Today, we have an annotated excerpt from Bradley P. Beaulieu‘s A Desert Torn Asunder — the final book in the author’s Song of the Shattered Sands series. Before we get to that, though, here’s the official synopsis for the novel:
The final book in The Song of the Shattered Sands series closes the epic fantasy saga in a desert setting, filled with rich worldbuilding and pulse-pounding action.
The plans of the desert gods are coming to fruition. Meryam, the deposed queen of Qaimir, hopes to raise the buried elder god, Ashael, an event that would bring ruin to the desert.
Çeda and Emre sail for their ancestral home to bring the traitor, Hamid, to justice. To their horror, they discover that the desert tribes have united under Hamid’s banner. Their plan? A holy crusade to annihilate Sharakhai, a thing long sought by many in the tribes. In Sharakhai, meanwhile, the blood mage, Davud, examines the strange gateway between worlds, hoping to find a way to close it. And King Ihsan hunts for Meryam, but always finds himself two steps behind.
When Meryam raises Ashael, all know the end is near. Ashael means to journey to the land that was denied to him an age ago, no matter the cost to the desert. It now falls to Çeda and her unlikely assortment of allies to find a way to unite not only the desert tribes and the people of Sharakhai, but the city’s invaders as well. Even if they do, stopping Ashael will cost them dearly, perhaps more than all are willing to pay.
The series is published by Gollancz in the UK and DAW in North America. The other novels are Twelve Kings of Sharakai, With Blood Upon the Sand, A Veil of Spears, Beneath the Twisted Trees, and When Jackals Storm the Walls. (Beaulieu has also written a number of short stories that fit within the chronology of the series. You can find more details of those here.)
And now, on with the excerpt!
Chapter Three is Çeda’s first appearance in the book. Here, we see her heading east to take care of unfinished business. More specifically, she needs to take back control of the thirteenth tribe from her childhood friend, Hamid, who betrayed Shaikh Macide (Çeda’s uncle) in the previous book.
Çeda gripped the Red Bride’s forestay to steady herself on deck. Her other hand rested on the pommel of River’s Daughter, a shamshir forged of ebon steel. The stiff wind tugged at her turban, made the skirt of her wheat-colored battle dress flap. The yacht’s lateen sails were full and rounded. The day was bright and beautiful, the wind pleasantly warm.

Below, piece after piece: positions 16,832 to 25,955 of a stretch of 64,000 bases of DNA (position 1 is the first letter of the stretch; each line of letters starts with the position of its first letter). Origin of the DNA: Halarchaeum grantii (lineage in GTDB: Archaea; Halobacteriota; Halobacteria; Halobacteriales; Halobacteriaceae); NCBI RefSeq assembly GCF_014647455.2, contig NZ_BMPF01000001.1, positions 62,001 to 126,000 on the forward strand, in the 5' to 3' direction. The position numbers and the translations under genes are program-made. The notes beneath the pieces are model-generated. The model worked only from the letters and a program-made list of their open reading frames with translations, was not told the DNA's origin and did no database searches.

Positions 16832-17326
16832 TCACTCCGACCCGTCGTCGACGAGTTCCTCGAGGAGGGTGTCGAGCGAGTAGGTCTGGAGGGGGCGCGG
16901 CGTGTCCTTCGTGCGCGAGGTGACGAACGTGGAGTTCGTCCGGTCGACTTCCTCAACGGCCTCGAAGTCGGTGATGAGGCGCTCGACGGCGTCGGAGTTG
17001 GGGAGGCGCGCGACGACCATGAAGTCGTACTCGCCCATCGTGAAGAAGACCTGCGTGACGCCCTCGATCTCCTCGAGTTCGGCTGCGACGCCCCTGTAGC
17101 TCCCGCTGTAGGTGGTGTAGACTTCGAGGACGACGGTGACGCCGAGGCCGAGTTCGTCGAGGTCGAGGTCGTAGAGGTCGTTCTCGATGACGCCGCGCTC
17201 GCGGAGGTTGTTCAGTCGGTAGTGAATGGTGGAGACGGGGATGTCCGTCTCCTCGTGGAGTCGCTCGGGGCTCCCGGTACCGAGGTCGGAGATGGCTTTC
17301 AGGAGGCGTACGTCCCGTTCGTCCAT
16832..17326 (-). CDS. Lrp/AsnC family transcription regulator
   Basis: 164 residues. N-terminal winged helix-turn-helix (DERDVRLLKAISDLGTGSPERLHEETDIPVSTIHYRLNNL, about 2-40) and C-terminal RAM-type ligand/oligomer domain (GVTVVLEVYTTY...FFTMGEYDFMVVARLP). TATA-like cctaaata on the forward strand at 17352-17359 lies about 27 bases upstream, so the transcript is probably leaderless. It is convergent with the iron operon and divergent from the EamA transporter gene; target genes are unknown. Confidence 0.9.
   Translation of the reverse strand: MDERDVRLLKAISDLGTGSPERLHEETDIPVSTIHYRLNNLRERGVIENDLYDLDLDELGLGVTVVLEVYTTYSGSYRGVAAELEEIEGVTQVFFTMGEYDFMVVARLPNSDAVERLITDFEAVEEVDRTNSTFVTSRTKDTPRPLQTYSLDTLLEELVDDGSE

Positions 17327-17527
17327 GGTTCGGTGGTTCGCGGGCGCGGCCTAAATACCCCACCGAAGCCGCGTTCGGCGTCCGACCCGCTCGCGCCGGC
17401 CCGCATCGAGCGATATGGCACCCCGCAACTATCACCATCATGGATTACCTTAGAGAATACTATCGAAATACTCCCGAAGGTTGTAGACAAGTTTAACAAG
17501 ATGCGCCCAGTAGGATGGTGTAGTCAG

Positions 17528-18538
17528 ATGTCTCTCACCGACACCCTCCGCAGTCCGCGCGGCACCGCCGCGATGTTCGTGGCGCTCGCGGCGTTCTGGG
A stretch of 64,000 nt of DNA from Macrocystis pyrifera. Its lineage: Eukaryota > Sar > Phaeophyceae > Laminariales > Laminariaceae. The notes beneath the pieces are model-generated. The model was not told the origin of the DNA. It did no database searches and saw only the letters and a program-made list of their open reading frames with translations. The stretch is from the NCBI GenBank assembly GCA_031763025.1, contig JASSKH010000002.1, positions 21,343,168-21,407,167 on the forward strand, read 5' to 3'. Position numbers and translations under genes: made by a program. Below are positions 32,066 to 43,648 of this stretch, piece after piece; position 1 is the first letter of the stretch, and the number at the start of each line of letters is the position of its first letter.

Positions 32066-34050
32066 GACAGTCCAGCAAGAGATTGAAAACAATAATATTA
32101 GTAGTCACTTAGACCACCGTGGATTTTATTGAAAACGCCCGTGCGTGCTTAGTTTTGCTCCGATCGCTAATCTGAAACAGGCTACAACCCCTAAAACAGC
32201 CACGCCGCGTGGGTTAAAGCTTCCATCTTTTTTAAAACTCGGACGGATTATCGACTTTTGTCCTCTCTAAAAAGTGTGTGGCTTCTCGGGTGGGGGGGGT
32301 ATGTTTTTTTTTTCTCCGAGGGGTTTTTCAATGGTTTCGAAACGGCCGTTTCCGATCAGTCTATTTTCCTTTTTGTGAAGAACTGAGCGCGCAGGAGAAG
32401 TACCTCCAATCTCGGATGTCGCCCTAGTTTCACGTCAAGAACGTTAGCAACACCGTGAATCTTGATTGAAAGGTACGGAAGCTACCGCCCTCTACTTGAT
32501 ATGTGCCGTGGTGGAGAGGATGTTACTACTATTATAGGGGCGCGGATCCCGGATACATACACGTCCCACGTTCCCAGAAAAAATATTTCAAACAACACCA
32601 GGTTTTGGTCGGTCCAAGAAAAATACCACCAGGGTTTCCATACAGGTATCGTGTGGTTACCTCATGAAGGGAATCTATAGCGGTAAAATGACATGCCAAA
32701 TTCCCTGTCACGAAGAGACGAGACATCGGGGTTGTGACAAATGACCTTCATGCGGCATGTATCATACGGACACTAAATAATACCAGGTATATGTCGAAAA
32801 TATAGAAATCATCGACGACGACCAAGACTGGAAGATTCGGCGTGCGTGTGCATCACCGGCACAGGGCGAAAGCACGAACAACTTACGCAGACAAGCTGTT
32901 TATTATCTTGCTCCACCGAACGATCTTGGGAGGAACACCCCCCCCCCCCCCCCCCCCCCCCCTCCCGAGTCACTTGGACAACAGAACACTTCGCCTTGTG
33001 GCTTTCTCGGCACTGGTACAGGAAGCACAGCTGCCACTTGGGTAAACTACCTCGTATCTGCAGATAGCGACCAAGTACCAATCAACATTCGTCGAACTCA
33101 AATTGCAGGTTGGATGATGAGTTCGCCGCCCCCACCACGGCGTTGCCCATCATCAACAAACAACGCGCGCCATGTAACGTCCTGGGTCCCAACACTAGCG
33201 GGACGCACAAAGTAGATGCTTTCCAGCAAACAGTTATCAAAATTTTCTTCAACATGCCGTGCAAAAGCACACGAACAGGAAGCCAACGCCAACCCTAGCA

It reminded Çeda of a similar day, what felt like a lifetime ago. She’d been sailing with her mother, Ahya, toward a salt flat, a pilgrimage to witness the great flocks of Blazing Blues that congregated there in spring. Back then, the skis of their skiff had hissed over the sand, just as the Red Bride’s were now.
This is the first mention of Çeda’s mother in this book. Though I didn’t precisely plan it this way, I knew fairly early on that I wanted to use the last book as a retrospective of sorts. I wanted to show how far Çeda, Emre, and all the others had come, and in order to do that, I need to drop in a few hints of the past along the way.
“It’s a good day to be alive,” Ahya had said in a rare moment of bliss.
Çeda had been confused at first, even wary—her mother simply didn’t share those sorts of emotions. Eventually, though, she’d relaxed and shared in her mother’s joy. She’d stood on the thwart and gripped the mast, reveling in the wind as it flowed through her unbound hair.
Her mother had actually laughed.
I’ve done enough along the way to show how hard a woman and a mother Ahya was. I wanted a moment of brightness here, a memory that Çeda can actually enjoy. That Çeda is able to do so sheds a bit of light on how much she’s matured.
Çeda smiled wistfully at the memory but sobered as she cast her gaze over the amber dunes. Sailing the Great Shangazi had become dangerous, now more than ever. She and the others aboard her two ships had to remain wary of white sails, of dark hulls, along the horizon.
Sailing in the Red Bride’s wake was Storm’s Eye, a schooner that carried the bulk of warriors accompanying Çeda toward the mountains. All told they were a respectable force—eighty swords and shields in all, including the Shieldwives, the fierce desert swordswomen Çeda had trained herself. Even so, Çeda worried they wouldn’t be enough. The task she’d set for herself and the others was formidable. They sailed east to bring the traitorous Hamid, their childhood friend, to justice and regain control of the thirteenth tribe. The number of warriors at Hamid’s command would dwarf their own, but it couldn’t be helped. They had to try.
Along with memories, I need contrasts. Çeda started as a young pit fighter who had few resources to speak of and little power to stand up against the Sharakhani Kings. Now she’s a force in the desert, and I needed to show that early.
To the ship’s port side lay easy, rolling dunes with patches of perfectly flat sand. Along the starboard side were dunes the size of caravanserais. Known as the mounds, the dunes lounged like lizards, content in the knowledge that no ship could navigate their steep slopes. The formation was a strange phenomenon that occurred near summer’s end, a time when fitful sandstorms plagued the open sands. In a few more weeks, the winds would pass, the shift toward winter complete, and the dunes would slowly disappear.
It’s important to me that the desert has character, and that it be shown to be more than a swath of hot sand. I want there to be wrinkles to life in the desert, to sailing the Great Shangazi, and this is part of it: showing that there are many aspects and dangers to saililng.